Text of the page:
Paul Yule (photojournalist)
Paul Harris Yule (born 1956) is a photojournalist and film maker. In addition to his photography, he has directed more than 30 films on six continents, often on controversial political and social themes, several of which have won major awards, including an International Emmy (for Damned in the USA - Berwick Universal Pictures, 1990), awards from the Royal Television Society,[n 1] an Edward Morrow Prize,[n 2] and an Amnesty International Prize.[n 3] He founded the production company Berwick Universal Pictures in London in 1980.
Life and work
Paul Yule was born in Johannesburg, South Africa and his family emigrated to England when he was eight years old. He went to Aldenham School and then studied Philosophy, Politics and Economics (PPE) at Oxford University.
His first outlet for photojournalism was working for the Oxford University magazine Isis, and documenting the early theatre work of contemporaries Rowan Atkinson, Richard Curtis and others of that generation. After leaving Oxford in 1979, Yule went to Peru for eight months working as photographer on The Cusichaca Project near Cusco. In 1980 he founded Berwick Universal Pictures with photographer Chris Plytas, working from a basement studio in Berwick Street, London, and that same year he did the photography and design for Rowan Atkinson's Live in Belfast album. In 1983, following several visits to Peru, his book The New Incas (with an introduction by John Hemming) was published by The New Pyramid Press and the photographs were exhibited widely, including at Side Gallery in Newcastle, the Royal Geographical Society and The Photographers' Gallery in London.
Photography in Peru became the subject of his first documentary film, Martin Chambi and the Heirs of the Incas (1986), made for the BBC's Arena strand, which depicts the life, times, and contemporary relevance of that great Cusqueña photographer of the early 20th century. This was the first of half a dozen documentaries Yule made in Peru over the next two decades, and the start of an award-winning collaboration with the producer Andy Harries.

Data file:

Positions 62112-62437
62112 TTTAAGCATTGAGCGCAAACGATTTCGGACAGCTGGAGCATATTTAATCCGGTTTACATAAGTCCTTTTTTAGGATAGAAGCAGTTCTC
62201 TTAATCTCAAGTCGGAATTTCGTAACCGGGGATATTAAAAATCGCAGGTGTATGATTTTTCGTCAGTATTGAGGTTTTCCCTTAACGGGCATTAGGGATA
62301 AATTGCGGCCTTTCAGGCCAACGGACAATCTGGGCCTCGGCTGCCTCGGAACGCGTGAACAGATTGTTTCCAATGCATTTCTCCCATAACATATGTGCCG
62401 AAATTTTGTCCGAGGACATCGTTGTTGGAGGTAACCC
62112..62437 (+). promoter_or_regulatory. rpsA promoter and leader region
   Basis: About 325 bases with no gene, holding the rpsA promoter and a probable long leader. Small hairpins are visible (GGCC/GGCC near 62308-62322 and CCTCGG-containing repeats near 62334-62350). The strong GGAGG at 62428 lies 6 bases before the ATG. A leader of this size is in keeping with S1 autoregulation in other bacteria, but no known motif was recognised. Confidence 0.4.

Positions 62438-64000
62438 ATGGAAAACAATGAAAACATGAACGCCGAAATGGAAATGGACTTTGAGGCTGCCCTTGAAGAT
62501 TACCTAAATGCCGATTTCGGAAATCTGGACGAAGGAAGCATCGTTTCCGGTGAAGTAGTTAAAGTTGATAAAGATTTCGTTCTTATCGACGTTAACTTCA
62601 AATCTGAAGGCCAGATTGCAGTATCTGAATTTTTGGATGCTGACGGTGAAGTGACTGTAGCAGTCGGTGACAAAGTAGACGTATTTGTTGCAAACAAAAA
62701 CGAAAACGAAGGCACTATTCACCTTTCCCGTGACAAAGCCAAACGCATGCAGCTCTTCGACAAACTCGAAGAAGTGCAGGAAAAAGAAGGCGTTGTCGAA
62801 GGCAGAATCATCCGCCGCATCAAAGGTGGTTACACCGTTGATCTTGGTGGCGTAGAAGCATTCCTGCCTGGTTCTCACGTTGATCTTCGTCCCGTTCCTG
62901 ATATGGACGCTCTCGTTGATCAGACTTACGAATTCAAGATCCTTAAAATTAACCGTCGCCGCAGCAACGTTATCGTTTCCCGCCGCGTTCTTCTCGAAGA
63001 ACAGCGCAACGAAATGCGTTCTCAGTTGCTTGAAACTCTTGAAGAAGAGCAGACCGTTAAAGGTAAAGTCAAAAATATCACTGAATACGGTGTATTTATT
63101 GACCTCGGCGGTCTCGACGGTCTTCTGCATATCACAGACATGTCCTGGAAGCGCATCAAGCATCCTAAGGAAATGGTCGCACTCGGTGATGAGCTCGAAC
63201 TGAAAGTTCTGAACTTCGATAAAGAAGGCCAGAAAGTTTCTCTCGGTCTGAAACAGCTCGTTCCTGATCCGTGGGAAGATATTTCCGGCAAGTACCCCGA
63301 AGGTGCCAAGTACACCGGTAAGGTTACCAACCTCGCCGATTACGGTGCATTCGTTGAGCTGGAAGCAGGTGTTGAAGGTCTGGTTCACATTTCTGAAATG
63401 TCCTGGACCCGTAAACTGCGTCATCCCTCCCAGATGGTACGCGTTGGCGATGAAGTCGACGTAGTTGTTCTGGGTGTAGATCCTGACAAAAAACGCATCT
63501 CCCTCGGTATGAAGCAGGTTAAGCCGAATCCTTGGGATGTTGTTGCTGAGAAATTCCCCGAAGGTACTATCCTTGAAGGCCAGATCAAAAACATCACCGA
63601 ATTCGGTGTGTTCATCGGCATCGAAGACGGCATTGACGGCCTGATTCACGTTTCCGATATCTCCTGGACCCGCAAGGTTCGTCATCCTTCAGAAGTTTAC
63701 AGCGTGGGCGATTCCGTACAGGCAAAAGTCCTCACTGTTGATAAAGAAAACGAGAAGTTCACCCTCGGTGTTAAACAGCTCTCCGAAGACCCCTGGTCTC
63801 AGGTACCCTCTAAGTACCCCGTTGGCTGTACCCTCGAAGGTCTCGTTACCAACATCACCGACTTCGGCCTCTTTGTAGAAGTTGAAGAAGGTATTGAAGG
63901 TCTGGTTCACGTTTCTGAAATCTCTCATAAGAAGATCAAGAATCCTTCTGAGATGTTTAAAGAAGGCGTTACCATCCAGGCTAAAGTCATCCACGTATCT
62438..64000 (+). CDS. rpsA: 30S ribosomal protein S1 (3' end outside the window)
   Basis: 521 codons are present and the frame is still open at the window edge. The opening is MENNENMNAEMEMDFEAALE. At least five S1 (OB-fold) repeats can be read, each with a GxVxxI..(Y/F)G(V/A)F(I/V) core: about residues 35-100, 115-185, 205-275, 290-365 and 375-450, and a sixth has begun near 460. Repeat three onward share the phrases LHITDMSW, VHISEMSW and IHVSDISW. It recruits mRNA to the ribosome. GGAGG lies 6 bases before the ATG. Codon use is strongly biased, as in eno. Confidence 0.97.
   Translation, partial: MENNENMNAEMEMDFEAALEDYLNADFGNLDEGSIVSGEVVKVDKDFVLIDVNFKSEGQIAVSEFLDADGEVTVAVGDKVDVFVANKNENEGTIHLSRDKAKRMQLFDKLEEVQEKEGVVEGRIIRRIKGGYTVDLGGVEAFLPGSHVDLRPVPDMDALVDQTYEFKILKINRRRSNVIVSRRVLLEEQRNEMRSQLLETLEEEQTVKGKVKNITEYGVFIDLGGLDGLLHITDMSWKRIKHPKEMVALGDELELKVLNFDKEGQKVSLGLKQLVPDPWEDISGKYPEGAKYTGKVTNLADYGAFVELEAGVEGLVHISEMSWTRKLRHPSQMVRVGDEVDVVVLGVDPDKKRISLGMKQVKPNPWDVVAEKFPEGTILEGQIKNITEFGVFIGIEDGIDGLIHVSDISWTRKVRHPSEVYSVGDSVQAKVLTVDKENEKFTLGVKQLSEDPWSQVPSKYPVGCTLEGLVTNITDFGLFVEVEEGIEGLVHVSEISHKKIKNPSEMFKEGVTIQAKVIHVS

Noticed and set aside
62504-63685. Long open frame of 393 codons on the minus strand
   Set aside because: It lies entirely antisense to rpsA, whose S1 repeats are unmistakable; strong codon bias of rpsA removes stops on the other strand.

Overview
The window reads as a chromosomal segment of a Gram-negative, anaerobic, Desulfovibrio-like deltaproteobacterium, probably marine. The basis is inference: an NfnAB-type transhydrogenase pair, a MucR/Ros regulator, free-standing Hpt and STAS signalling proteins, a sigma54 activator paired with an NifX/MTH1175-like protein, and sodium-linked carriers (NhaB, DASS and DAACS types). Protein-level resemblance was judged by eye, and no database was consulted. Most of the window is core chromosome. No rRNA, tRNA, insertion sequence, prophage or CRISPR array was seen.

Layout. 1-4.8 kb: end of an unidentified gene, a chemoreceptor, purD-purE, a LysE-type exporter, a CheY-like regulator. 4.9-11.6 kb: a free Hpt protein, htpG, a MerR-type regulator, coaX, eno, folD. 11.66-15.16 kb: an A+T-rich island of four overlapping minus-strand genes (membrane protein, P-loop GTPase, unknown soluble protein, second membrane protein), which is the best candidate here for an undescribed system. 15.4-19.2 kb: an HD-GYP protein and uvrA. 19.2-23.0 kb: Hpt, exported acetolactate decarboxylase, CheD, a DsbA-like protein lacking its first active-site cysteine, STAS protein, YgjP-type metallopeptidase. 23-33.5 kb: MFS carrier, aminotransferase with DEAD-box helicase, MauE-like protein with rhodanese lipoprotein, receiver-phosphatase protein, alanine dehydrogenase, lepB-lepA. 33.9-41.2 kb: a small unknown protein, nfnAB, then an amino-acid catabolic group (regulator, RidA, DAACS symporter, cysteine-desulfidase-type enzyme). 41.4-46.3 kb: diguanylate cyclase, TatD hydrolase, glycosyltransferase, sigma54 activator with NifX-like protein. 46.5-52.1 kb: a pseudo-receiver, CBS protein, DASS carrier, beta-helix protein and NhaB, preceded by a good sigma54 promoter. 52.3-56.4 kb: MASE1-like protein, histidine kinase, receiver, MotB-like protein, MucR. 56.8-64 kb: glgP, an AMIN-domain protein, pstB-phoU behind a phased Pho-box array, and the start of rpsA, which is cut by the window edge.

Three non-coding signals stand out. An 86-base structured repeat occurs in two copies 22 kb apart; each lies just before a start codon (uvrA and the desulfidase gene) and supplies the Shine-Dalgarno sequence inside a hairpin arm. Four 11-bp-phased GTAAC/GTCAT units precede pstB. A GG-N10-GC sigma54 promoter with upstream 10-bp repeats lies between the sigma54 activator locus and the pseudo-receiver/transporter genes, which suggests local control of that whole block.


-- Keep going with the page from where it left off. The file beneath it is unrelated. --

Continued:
In 1990 Yule made Trains That Passed in the Night, a lyrical film about another great photographer, the American O. Winston Link, whose troubled personal story he was to return to and re-assess 15 years later in The Photographer, His Wife, Her Lover (2005).
In 1991-92 Yule's Channel 4 documentary Damned in the USA, a film about censorship and the arts in the US that features Rev. Donald Wildmon of the American Family Association, became embroiled in a landmark legal dispute. Though the film had already won the International Emmy, Wildmon and the AFA sued Yule, his co-producer Jonathan Stack, and Channel 4 for $8 million in an attempt to stop the distribution of the film, describing it as "blasphemous and obscene". Yule and his co-defendants fought the lawsuit in court in Mississippi and won the legal right to freely exhibit the film. Lou Reed re-wrote the lyrics to his classic "Walk on the Wild Side" in support of the case.